Friday, August 12, 2022

Workers risk losing £13,000 in retirement if they suspend contributions for a year

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Someone who started working at 22 on a salary of £25,000 a year and paid basic monthly auto-enrollment contributions could have £12,764 less by the time they retire

With inflation at a 40-year high and rising energy costs, around 6 per cent of UK workers plan to reduce their pension contributions to make ends meet.

Brits risk having thousands of pounds less in retirement if they stop paying into an occupational pension for even a year, the analysis says.

But those starting on an average graduate salary could see their final workplace pension pot shrink by almost £13,000 if they stop making payments for a year, according to analysis by pension provider Standard Life.

It has been calculated that someone who started working at 22 on an annual salary of £25,000 and paid the basic monthly auto-enrollment contributions could have £12,764 less by the time they retire.

The calculation assumes annual investment growth of 6.5 percent with annual costs of 1 percent, inflation of 2 percent and a salary increase of 3 percent.

The basic contributions for automatic registration are 3 percent from the employee and 5 percent from the employer.

If the same worker stopped paying into his occupational pension for two years, the loss would rise to £25,335 and he would have a pot of £431,558 instead of the full £456,893 he would have if he continued to contribute.

According to the study, a three-year freeze would reduce a pension pot by £37,713.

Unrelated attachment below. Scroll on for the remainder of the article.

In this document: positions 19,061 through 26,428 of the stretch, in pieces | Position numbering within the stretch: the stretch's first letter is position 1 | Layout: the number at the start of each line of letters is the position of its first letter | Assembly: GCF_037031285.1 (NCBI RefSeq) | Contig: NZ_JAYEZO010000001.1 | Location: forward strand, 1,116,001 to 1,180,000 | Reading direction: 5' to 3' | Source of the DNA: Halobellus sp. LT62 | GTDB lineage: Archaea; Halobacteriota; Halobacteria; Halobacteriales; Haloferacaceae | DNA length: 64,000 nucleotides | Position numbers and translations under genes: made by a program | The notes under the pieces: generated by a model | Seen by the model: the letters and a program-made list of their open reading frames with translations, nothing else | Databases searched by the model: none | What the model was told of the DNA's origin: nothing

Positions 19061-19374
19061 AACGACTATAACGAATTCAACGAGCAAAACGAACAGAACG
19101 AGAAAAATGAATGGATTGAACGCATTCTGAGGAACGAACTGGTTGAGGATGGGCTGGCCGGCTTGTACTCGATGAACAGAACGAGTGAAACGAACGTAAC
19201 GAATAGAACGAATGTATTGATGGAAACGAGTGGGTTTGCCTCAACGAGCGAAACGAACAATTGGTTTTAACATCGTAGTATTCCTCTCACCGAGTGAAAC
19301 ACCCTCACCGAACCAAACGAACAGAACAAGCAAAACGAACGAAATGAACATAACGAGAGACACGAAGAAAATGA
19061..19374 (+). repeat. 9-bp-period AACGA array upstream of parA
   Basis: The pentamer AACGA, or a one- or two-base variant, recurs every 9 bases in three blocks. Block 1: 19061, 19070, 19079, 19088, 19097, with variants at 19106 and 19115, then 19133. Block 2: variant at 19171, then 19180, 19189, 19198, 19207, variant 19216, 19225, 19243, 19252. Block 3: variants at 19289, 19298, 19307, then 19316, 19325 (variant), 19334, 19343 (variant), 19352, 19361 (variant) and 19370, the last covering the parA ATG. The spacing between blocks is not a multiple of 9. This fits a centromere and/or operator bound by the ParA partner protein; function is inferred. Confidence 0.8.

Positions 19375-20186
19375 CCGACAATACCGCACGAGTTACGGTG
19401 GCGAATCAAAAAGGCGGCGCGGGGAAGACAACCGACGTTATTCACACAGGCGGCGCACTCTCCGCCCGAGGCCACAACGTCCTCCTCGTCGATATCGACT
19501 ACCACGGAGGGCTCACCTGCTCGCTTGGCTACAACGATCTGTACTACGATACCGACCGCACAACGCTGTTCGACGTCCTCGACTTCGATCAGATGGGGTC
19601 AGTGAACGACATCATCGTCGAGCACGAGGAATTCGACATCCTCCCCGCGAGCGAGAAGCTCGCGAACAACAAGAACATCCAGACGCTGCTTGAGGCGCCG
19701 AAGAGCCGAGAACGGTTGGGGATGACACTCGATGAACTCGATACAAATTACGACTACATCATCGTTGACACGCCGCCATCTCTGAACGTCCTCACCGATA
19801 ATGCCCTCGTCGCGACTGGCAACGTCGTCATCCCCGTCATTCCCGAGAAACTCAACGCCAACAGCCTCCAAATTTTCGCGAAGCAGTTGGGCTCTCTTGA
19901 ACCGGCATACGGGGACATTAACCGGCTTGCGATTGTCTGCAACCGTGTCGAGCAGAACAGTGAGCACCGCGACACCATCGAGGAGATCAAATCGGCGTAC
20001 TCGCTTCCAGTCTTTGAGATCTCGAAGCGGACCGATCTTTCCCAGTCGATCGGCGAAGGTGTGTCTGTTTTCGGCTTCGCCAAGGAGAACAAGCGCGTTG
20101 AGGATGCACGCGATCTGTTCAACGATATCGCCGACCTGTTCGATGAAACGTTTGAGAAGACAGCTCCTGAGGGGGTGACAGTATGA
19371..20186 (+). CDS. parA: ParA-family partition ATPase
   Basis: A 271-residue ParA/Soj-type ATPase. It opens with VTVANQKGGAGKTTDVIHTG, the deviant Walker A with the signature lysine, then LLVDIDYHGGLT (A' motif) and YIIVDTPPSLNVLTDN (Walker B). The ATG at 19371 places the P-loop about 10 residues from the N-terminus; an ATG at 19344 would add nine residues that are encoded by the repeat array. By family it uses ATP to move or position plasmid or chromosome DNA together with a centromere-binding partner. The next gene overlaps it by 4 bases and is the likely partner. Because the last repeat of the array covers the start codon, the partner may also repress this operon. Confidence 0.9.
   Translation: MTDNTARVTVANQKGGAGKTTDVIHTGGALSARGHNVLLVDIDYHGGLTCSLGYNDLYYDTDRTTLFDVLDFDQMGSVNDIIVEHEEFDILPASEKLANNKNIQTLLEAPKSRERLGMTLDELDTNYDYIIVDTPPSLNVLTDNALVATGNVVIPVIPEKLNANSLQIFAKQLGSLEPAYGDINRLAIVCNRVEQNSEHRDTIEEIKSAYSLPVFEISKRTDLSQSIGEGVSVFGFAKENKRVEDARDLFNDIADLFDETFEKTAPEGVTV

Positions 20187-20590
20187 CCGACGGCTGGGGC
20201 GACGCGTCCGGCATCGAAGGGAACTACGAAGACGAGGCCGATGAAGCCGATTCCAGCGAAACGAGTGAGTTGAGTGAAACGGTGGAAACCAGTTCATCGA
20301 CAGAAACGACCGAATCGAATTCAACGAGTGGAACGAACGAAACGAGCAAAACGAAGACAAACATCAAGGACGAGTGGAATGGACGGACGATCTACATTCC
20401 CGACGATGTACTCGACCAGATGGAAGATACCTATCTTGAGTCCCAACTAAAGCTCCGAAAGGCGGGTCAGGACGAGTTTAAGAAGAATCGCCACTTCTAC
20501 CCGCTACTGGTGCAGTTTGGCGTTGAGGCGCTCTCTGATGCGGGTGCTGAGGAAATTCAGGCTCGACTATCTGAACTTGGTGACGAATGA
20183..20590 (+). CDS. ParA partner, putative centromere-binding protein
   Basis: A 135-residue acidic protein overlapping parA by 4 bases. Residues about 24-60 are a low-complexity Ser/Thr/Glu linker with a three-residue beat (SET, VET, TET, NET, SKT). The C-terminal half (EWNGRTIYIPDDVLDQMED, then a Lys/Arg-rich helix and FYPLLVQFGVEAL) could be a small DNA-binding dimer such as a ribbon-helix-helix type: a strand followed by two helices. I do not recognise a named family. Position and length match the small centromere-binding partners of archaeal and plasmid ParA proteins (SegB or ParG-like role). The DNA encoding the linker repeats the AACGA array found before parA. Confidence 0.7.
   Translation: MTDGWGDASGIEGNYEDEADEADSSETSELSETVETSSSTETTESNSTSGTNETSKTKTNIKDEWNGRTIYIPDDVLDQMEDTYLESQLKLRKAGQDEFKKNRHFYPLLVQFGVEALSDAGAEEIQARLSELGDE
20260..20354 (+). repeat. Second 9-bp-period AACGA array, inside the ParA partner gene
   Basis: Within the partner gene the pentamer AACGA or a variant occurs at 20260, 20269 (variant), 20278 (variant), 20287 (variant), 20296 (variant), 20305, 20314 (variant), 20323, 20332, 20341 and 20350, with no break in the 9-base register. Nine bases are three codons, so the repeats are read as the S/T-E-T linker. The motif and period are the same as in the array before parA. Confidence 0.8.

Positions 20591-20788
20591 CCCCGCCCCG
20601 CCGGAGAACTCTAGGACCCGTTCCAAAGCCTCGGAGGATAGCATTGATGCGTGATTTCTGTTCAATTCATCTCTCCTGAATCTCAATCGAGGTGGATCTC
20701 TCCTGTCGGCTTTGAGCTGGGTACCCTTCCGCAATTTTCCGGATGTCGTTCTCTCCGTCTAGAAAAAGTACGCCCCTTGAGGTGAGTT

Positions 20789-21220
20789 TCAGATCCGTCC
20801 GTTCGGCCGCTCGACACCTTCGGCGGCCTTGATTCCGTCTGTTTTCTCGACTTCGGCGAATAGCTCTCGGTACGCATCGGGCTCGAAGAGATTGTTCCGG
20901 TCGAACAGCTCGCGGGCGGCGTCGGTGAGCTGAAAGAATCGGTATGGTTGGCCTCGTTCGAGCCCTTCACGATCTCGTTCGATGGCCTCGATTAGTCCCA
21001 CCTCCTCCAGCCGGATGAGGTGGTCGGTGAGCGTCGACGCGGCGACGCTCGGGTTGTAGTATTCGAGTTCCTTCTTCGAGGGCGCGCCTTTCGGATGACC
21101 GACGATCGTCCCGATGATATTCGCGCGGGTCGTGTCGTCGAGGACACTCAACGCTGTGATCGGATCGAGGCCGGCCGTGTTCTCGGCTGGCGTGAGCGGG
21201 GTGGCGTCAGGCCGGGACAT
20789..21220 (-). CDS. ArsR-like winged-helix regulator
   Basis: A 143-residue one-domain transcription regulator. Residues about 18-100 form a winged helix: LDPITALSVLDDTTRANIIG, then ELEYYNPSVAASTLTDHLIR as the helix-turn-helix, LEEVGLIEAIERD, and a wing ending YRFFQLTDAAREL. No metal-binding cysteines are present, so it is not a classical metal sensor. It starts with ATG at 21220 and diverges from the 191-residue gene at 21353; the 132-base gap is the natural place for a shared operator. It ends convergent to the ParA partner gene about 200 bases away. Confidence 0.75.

Standard Life said it was “encouraging” that just 6 per cent of people plan to stop contributing, given the long-term impact this is having on retirement savings.

When it comes to savings, people are more inclined to reduce their energy consumption, with half of the 2,500 Standard Life customers surveyed saying they are doing so.

Three in ten say they eat out less, and nearly a quarter would cancel some subscriptions, and the same proportion plan to take fewer vacations.

About 15 percent said they are considering putting less money aside in their savings accounts.

But more people may choose to stop or cut pension contributions as the cost of living rises and other cuts aren’t enough — especially for lower-income households.

A separate recent survey showed that younger people are far more likely to cut their pension contributions, while 18 per cent of 18-34 year olds said they would invest less of their salary in the automatic enrollment scheme, according to financial services firm Barnett Waddingham.

Standard Life’s survey found that the majority are feeling the impact of rising expenses and rising fuel prices on their finances.

And three-quarters said they expect to have to cut back on spending or saving, rising to 86 per cent for households earning less than £20,000.

In comparison, wealthier people see less need for cuts – 72 per cent of households earning between £70,000 and £100,000 and 56 per cent of households earning more than £100,000.

Jenny Holt, Managing Director for Customer Savings and Investments at Standard Life, said: “Consumers have struggled with a lot so far this year. Since April alone, we have seen the upper limit for energy prices being raised, higher social security contributions and inflation recently at 9.1 percent.

“This is taking its toll on people’s finances as many have to cut back on their spending and savings.

“When possible, the first stop should be to reduce spending – for example, cut back on unnecessary purchases and look for cheaper deals.

“To do this instead of making decisions that affect future finances, such as B. reducing or stopping pension contributions, even if only for a short period, will be beneficial in the long term.”

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